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Troffa

Enemy Coast Ahead! DAM BUSTERS at 75!

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might have a look online for any clips of the scene. thanks for the reply!

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Posted (edited)
On 5/19/2018 at 11:01 PM, Truro Model Builder said:

Without checking the film, that description sounds very much like a Lincoln in post war colours.

Apparently all of the aircraft are in post war colours. Camouflage was applied to the Medium Sea Grey on the Upper surfaces of the Lancasters and because the film was shot in black and white they sort of got away with it. The bomb dropping scenes are genuine Operation Chastise footage and the main reason for shooting the film in monochrome.

Edited by avro683
Spelling

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Posted (edited)

It is a Lincoln in the background When the Groupie calls on 'Gibby', cant recall the exact lettering but its actual the aircraft serial number something like RF458 ??

You can see 4 bladed aircraft in the background at certain times but it doesn't detract anything from the film. The occasion I recall is as the crews are driven out, its in the background then.

The other reason they shot in black/White was that they also had footage of a genuine flooding in Holland or Germany from 1952 I believe.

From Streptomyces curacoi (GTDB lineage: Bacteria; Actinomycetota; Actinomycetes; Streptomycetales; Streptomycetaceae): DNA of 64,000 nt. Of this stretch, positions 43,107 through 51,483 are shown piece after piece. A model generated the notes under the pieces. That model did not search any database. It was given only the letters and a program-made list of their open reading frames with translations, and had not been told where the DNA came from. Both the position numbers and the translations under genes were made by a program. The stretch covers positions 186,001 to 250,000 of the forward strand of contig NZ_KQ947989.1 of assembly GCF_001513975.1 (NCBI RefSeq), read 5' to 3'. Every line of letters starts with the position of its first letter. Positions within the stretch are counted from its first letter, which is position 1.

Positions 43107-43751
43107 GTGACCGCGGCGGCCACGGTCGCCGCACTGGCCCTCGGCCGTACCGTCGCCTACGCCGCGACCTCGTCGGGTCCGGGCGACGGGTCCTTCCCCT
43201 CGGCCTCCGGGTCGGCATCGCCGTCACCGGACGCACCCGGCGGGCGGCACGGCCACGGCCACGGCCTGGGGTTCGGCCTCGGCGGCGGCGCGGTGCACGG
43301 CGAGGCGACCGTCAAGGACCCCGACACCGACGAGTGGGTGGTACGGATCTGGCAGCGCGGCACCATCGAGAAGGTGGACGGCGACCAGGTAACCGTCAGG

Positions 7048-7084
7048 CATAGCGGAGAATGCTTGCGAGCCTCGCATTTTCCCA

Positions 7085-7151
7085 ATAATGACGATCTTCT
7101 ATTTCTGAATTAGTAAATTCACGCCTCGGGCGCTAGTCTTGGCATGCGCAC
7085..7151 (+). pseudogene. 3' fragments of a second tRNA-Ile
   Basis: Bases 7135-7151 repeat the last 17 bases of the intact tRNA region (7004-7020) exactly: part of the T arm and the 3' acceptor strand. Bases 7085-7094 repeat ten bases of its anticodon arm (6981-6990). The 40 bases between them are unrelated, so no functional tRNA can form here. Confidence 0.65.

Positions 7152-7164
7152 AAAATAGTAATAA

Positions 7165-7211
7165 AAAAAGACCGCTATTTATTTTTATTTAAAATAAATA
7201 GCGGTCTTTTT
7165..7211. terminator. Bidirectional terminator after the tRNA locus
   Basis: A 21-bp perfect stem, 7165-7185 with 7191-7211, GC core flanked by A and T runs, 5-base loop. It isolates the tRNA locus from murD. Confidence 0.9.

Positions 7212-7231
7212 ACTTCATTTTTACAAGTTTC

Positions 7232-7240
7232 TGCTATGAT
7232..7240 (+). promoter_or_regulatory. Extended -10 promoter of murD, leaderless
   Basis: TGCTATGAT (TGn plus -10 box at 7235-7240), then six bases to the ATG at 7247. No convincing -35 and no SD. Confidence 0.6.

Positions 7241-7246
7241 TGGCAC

"Well chaps my watch says time to go  . . ."     I love that line

Edited by Mancunian airman

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Posted (edited)
On 02/07/2018 at 14:43, avro683 said:

 The bomb dropping scenes are genuine Operation Chastise footage and the main reason for shooting the film in monochrome.

 

Actually, I very much doubt that was the reason. Whilst colour film had been around a long time when the film was made, colour stock film at the time was extremely expensive (particulary in the UK post war) and in the mid-fifties there were relatively few British made films that were filmed in colour. At the time colour was normally reserved for UK films that were deemed to have international appeal. Rank at the time were very much concentrating on the home market with WW2 and comedy films that had 'local' appeal. It wasn't until the mid-sixties that UK films were consistantly produced in colour. For every rule there is an exception, Lindsay Anderson's "If..." serves as an useful exception which was shot in 1968, however, it was partly filmed in B/W to keep the cost down.

 

I hope that helps .

 

Thomo.

 

 

Edited by The Tomohawk Kid

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I am sure this article for film buffs published about 2013 I think maybe of interested in "Behind the scenes" article printed in the "Mail Online"

 

 

http://www.dailymail.co.uk/news/article-2324297/Behind-scenes-The-Dam-Busters-How-crews-created-scale-models-targets-flew-real-Lancasters-make-classic-war-film.html

 

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